Wednesday, January 9, 2013

Making Cupcakes Is Not For Wimps

I said in the previous post that launching our cupcake business has been a learning experience. I thought I’d go into just how much of an experience in this post.

I will first state that starting your own business, even such a small one, is scary. The risk here is small, just a hundred dollars or so, and our time.  Still, the fear can keep you from persevering if you let it. It's something to get past.

It seems like making and selling cupcakes would be a fairly simple operation, but when the government gets involved, it gets complicated really fast. This is done on purpose to discourage people from competing with “established” businesses. I know, I know. Government claims that regulations are for your “safety”, but they really exist to limit/stifle competition. Approximately 30% of our meals are eaten at restaurants, where 80% of food contamination occurs. This means that a very high proportion of food-borne illness happens in a regulated environment, while most food prepared at home is much safer. Yet the state wants all food sold to the public to be prepared in the far-less-safe commercial environment. Makes perfect sense, right? So ends the political rant.

The state requires that baked goods made to sell to the public be made in “certified” kitchens, which the state must inspect for compliance. The requirements for a home kitchen are fairly simple, except that there must be no pets in the home whatsoever, at any time. This eliminates a lot of home kitchens, including ours. No, we are not about to send our cats up the river.

There are some really great organizations that offer time in certified kitchens for an hourly rate. The difficulty is that they are all at least an hour’s drive away. The one we use is in the county to the north. It has very reasonable rates and is available most of the time. It is in an old church field house. It has a very bumpy, cratered parking lot. The county Sheriff’s Department washes their cars right next door, just steps away. The community room in the field house sees a lot of use, and makes for interesting listening as we bake away in the kitchen. It is by no means fancy, but the eclectic mix of old and new works like we need it to work. That’s all we ask.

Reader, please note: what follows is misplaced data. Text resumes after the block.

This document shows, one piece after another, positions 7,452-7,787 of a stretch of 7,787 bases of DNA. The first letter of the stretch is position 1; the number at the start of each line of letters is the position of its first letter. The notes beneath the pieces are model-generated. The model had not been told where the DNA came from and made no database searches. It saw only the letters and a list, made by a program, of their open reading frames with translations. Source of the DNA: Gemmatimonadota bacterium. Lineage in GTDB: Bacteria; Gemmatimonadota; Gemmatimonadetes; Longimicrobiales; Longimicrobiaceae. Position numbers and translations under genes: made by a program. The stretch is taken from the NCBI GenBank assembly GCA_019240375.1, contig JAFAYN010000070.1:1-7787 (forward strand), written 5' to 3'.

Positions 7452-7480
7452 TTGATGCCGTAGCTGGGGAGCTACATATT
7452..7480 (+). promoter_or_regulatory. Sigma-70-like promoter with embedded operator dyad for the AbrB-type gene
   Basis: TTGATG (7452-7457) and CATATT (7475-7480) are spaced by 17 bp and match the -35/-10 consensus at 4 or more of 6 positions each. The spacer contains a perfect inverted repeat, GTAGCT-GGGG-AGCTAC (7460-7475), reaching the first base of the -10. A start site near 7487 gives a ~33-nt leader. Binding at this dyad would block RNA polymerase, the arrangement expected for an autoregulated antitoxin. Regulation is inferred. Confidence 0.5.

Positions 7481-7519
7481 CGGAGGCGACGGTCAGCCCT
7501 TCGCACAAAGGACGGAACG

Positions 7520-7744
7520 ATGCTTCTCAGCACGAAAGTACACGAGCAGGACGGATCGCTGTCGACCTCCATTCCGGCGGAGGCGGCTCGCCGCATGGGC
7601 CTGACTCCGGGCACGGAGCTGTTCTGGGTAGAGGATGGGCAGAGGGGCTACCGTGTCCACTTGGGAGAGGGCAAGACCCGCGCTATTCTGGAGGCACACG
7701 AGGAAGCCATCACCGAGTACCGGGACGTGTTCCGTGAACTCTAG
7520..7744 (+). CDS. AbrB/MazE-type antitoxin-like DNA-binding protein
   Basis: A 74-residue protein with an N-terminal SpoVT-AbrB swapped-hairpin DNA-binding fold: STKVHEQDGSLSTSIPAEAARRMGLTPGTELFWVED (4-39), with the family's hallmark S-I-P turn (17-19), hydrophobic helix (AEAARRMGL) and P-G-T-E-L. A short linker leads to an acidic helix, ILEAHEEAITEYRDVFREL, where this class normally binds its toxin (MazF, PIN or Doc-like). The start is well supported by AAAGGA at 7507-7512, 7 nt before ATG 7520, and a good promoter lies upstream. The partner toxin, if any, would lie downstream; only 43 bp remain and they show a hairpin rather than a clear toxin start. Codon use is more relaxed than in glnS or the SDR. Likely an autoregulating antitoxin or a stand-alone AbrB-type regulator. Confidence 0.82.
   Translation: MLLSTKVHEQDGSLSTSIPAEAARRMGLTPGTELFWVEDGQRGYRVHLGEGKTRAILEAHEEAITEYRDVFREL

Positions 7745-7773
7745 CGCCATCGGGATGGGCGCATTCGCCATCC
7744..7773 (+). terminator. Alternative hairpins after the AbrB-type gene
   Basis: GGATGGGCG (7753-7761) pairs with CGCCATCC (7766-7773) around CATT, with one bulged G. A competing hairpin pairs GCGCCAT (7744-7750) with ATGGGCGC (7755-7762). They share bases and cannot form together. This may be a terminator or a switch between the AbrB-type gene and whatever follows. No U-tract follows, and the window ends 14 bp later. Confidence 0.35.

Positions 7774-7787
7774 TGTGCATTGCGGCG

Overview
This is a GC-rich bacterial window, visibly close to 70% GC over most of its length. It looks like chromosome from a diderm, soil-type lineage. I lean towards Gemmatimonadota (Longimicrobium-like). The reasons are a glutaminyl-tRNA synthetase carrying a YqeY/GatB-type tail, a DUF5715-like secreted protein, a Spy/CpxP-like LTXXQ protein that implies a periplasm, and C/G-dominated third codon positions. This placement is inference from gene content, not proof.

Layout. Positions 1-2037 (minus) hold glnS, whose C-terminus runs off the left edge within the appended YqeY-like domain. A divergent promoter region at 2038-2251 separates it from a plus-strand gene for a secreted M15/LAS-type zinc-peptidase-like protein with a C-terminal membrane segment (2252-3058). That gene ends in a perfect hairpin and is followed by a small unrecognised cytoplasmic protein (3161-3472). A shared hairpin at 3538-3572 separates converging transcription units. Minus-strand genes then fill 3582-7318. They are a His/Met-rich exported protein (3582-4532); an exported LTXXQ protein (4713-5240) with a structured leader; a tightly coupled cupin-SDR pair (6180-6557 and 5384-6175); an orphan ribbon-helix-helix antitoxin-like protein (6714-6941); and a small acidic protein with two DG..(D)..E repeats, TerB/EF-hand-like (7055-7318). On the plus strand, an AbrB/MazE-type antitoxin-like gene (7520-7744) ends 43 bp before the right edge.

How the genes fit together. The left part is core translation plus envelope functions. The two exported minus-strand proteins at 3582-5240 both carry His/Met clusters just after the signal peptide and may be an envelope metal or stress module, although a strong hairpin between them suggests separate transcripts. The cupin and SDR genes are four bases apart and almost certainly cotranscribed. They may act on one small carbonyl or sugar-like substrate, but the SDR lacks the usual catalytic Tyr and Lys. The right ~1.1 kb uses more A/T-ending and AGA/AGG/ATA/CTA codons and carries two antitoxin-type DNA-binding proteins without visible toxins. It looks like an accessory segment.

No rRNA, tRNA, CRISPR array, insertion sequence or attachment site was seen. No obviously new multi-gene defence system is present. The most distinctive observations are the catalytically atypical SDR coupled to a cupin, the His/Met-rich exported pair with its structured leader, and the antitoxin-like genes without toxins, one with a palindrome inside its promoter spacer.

The community kitchen has a lot of good equipment and plenty of room to work. Nonetheless, we need to bring a lot of our own equipment, supplies, and utensils. It’s a lot to pack up, unload, repack and load in one afternoon. My big Kitchen Aid mixer is he-e-avy. I hope it survives all this use (abuse?). Sure, there is a mixer at the facility, but if we used just one we’d be there all day and night.

The kitchen is reserved for a certain amount of time, and you have to get everything done within that time slot. Our home test runs did not prepare us for the reality. Once we’ve done this several times, we’ll have the timing and routine down, but for now it’s a bit of a struggle. We’re still working it all out.

Mind you, I’m not whining here. I’m just trying to relate what goes into making a hundred or so cupcakes for sale. It’s exhausting, but energizing at the same time.

Our first time at the community kitchen, it took us two-plus hours longer than we anticipated. Lucky for us, there was no one waiting to use the kitchen after us. It’s one thing to do a lot of baking at home over the course of an afternoon or evening. It’s a far different proposition when you’re on the clock.

The kitchen has a commercial convection oven. No wimpy fans blowing around air here. Nope, this fan blows the batter into strange shapes and crooked cupcakes. (Luckily, icing can hide most mutations.) Through several rounds of trial and error, we have hit upon the right balance of on/off to keep the nice round domes people expect to see on cupcakes. (Thank you Yahoo Answers!) It is necessary to turn the preheated oven off for the first half of the baking time so the batter can set, then crank up the oven (and fan) to finish.

Once the cupcakes have all been put into the oven, the icing must be made. Add the confectioner’s sugar to the butter slowly, or you end up with an explosion of powder. I speak from experience. Once the cupcakes have cooled sufficiently, (Use those big freezers!) it’s time to decorate. Small pastry bags are fairly easy, but the big ones take some muscle.

It would all be fairly simple if there were just one flavor, but customers like a variety to choose from. This adds to the time considerably. Both cupcakes and icing freeze nicely. We have determined the best course is to alternate flavors weekly in the baking process. We can assemble a variety each week from the different batches. This way we don’t drive ourselves crazy.

Once the decorating and boxing are done, it’s time to clean up. Really dragging at this point. Trying to remember everything. Hope I didn’t miss something. Pack up the cars, and head on home.

Tomorrow we sell, but that’s another post.